Posted by: Chris Barylick
Date: Wednesday, September 22nd, 2010, 04:00
Category: Legal, News
If you’re going to be in the market with the 800 pound gorilla, it’s advisable not to infringe on said 800 pound gorilla’s patents.
Or at least try to be subtle about it.
Per AppleInsider, Apple has filed a lawsuit against Sanho Corporation, maker of the HyperMac line of accessories, alleging violation of patents it owns related to the MagSafe charger and cables that use the iPod 30-pin connection.
The lawsuit filed this month accuses Sanho, based out of Sunnyvale, Calif., of infringing on six MagSafe- and iPod-related patents, covering a variety of products sold under the HyperMac brand name. Among the products named in the suit are its magnetic power connectors, known as MBP-PRO and MBP-AIR, as well as a MacBook car charger, MBP-CAR.
Instead of mimicking Apple’s patented MagSafe connectors, Sanho’s products actually rely on recycled official MagSafe products made by Apple. “Our charging cables use original Apple MagSafe connectors for maximum compatibility,” the company’s website reads.
The suit also focuses on charging and data cables that rely on the 30-pin dock connector compatible with Apple’s iPod, iPhone and iPad ecosystem of devices. Named in the suit are the “HyperMac Nano,” “HyperMac Micro” and “HyperMac Mini” products.
Sanho sells a number of small, portable external batteries that can provide extra power to portable devices on the go. Using the iPod 30-pin dock connector, products like the HyperMac Micro come in a variety of colors and are compatible with Apple products like the iPhone 4 and iPad.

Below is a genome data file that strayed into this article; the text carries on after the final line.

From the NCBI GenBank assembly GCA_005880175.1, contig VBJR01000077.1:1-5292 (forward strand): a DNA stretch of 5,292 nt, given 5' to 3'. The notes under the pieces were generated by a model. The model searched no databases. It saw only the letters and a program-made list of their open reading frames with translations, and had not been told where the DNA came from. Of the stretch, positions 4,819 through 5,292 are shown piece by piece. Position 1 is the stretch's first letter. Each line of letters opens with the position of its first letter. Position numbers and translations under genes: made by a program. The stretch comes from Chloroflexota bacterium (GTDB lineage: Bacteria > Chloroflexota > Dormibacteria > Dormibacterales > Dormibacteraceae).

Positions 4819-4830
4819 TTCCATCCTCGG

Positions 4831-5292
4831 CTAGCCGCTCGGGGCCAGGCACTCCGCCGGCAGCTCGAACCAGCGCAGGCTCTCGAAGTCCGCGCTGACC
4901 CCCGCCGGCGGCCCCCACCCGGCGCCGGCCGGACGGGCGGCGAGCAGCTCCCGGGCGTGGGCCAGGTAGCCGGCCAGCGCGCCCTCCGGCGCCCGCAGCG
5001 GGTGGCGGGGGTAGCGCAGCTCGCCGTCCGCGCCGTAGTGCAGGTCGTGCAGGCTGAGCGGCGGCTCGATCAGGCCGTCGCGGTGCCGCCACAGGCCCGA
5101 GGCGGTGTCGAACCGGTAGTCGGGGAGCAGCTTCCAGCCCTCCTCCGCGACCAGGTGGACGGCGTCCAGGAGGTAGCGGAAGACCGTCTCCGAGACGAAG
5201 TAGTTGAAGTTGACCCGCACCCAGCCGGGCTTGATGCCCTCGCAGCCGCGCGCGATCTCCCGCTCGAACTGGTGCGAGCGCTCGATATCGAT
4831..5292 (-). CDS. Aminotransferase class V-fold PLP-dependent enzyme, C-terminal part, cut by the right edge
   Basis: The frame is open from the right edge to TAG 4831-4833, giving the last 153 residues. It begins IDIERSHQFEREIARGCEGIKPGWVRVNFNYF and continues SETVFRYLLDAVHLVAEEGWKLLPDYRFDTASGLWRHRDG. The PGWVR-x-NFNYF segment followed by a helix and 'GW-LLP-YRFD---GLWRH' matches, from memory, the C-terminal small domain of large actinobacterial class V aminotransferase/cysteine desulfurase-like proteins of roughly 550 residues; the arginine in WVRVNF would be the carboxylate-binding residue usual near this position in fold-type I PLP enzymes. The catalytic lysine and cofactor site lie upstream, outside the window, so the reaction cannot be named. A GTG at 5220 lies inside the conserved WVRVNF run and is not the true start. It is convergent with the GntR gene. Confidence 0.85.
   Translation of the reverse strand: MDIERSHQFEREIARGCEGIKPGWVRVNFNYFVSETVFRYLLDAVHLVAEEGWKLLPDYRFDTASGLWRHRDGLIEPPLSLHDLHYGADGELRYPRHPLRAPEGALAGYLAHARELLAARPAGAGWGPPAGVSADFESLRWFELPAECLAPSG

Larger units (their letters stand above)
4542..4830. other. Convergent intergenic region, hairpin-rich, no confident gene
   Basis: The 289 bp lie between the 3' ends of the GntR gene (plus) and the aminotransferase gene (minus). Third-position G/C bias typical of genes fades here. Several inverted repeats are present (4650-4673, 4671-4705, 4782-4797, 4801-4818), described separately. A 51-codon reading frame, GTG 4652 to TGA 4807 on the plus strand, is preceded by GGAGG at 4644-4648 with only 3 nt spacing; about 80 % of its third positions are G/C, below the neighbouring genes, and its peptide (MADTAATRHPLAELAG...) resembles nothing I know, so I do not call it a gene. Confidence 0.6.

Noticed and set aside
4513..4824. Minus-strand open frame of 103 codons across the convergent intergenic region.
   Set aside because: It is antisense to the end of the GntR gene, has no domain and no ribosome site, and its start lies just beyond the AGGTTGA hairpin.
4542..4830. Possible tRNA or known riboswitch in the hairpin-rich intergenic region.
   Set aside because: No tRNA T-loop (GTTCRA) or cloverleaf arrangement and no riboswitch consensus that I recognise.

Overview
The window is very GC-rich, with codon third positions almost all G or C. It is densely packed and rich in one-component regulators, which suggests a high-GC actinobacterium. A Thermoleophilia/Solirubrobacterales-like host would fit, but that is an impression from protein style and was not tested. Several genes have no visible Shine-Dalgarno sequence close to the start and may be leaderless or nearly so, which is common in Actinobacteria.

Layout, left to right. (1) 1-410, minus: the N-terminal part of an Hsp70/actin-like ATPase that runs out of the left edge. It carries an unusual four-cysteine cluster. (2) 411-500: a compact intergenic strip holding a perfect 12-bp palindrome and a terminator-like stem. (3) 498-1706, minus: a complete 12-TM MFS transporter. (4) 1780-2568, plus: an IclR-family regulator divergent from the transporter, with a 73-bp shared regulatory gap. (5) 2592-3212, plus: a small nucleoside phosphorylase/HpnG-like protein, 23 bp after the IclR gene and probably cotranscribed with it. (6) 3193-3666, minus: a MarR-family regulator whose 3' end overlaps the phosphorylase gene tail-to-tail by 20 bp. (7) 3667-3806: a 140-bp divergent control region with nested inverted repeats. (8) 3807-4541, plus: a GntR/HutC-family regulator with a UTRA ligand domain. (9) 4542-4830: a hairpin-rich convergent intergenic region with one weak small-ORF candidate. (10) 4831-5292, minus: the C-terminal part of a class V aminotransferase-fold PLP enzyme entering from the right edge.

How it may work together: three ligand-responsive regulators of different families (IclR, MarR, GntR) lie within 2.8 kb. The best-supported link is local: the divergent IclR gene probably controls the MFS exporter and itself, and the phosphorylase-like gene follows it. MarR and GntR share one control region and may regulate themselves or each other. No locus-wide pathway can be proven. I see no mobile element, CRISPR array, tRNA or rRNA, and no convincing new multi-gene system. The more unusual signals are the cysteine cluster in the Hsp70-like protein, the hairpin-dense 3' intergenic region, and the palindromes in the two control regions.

In the suit, filed in a U.S. District Court in the Northern District of California, Apple says it notified Sanho of its infringement via official letters on April 26th, May 19th and June 20th of 2010.
“Defendants manufacture, distribute, and/or sell products that infringe patents related to Apple’s proprietary MagSafe connectors used to connect power adapters and other products to Apple portable computers, such as the MacBook,” the suit reads. “Defendants also manufacture, distribute and/or sell products that infringe patents related to Apple’s 30-pin connectors and receptacles , used to connect cables to Apple iPod, iPhone and/or iPad products.”
“Defendants’ infringing conduct has damaged Apple and inflicted irreparable harm for which Apple seeks, among other remedies, an award of its actual damages, disgorgement of Defendants’ profits from the sale of infringing devices and injunctive relief.”
Stay tuned for additional details as they become available.